Court name
High Court
Case number
APPEAL 308 of 1996

Controlling Body of the Acacia Close Building N.O v Bloch and Another (APPEAL 308 of 1996) [1996] NAHC 38 (13 December 1996);

Media neutral citation
[1996] NAHC 38

NO.A 308/96


the matter between







on: 1996.12.06 Delivered on: 1996.12.13



applicant in this matter is the

body of a sectional title scheme. The deponent on behalf of the
controlling body, a Mr Bester, is the chairman of its trustees. First
respondent is a legal practitioner of this Court and second
respondent is his wife who is an owner of one of the sectional titles
units in the scheme and thus also owner of an undivided share in the
common property pursuant to the provisions of the Sectional Titles
Act, 66 of 1971 (the Act).

applicant launched the application seeking certain relief against the
respondents which are no longer relevant to this matter as the
application was withdrawn. The respondents however did not
only resist the original application but also launched a
counter-application which is the application that now falls to be

the counter-application an order is sought directing applicants to
remove a pergola from the front of a unit within the scheme which
belongs to its chairman. Counsel for the applicant informed me from
the bar that although the chairman was not joined in his capacity as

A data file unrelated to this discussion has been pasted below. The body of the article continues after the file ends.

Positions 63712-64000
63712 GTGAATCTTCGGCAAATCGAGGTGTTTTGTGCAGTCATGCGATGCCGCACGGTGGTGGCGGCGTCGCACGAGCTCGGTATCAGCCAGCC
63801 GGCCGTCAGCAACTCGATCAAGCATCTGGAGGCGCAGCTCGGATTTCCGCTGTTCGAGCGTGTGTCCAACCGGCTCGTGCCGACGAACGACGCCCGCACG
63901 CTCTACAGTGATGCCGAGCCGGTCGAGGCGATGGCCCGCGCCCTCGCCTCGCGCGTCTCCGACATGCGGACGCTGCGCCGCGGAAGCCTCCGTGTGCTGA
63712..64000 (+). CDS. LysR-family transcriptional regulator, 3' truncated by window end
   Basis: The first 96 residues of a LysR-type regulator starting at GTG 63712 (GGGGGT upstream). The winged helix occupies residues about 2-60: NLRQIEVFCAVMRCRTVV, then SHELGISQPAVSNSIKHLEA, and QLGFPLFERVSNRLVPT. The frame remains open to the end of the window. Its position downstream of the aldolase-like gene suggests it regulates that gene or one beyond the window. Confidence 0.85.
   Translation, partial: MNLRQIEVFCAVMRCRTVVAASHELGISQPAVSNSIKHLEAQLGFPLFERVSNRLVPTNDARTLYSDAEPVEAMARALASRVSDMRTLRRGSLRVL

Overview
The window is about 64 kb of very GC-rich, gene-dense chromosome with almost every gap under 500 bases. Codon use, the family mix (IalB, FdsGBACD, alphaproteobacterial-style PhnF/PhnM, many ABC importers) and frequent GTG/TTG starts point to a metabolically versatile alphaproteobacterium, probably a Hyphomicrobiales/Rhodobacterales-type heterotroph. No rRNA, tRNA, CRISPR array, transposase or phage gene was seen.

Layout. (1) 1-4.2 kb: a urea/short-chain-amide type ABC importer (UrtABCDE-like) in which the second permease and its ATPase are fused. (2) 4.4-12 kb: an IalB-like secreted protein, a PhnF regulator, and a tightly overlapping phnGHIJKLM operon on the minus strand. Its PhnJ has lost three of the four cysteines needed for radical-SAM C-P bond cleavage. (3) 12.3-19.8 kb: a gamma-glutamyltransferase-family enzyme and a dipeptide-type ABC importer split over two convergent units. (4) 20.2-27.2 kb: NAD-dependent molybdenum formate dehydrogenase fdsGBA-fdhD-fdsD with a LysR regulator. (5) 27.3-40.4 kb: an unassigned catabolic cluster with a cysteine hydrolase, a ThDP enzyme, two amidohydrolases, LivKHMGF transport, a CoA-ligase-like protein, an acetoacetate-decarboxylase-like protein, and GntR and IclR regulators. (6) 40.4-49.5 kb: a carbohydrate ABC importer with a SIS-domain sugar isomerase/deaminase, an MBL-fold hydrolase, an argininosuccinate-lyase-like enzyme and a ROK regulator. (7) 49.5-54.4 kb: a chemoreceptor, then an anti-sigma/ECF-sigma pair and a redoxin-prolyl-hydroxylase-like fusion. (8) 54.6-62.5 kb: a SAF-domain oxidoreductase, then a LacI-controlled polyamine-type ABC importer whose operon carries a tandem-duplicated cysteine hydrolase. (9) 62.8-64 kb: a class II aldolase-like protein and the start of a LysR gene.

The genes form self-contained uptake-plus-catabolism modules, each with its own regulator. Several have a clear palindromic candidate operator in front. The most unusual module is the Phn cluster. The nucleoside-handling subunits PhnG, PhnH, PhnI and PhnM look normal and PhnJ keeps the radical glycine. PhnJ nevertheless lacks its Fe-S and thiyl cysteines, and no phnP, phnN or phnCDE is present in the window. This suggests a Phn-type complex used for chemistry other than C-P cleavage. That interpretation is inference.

owner of the relevant unit he was instructed not to take the point of
non-joinder and that the chairman undertook to abide by the decision
of the Court. With this undertaking given I was prepared to hear the

Bester sought permission at a meeting of trustees to erect a pergola
similar to other pergolas already in existence in front of the garage
to his unit. Permission was granted and the pergola was erected.
Photographs showing the other pergolas as well as the one under
consideration formed part of the papers before Court. From these
photographs it is clear that Bester's pergola is constructed in the
same fashion as the others. Indeed this

also stated by the respondents in so many words. "

illegal pergola has been erected in the same form as the other (but
legal) pergolas on the premises." The pergolas consist of two
vertical iron poles situated some distance from the garage doors.
Wooden beams affixed to the outside walls of the units stretch from
the garage doors over the top of these iron poles to which the beams
are also attached. On top of this structure further wooden beams are
horizontally placed at regular intervals to complete the
pergolas. From the photographs it is clear that the length of these
pergolas are such as to cover a sedan motor vehicle.

the affidavit of the first respondent the following appears in
relation to the pergola erected by Mr Bester:

(i) "
without the unanimous consent of all unit

of the premises, Bester, , erected a

in front of and adjoining his unit."

(ii) "
the 'Bester pergola' has been erected on the

use area of the premises "

(iii) "By
so erecting the pergola on the common use area
without the
unanimous consent of the other unit holders
Bester has created the
position of having a further
exclusive area attached to his unit."

(iv) "
no consideration by way of purchase price or

has even been offered or paid for the said privilege."

(v) "By
having so 'acquired' and 'attaching' this area of
land to his unit
Bester has likewise increased the
value of his unit with the
corresponding decrease in
value of the other units by virtue of
the reduction in
area of the common use area."


so erecting the pergola and as such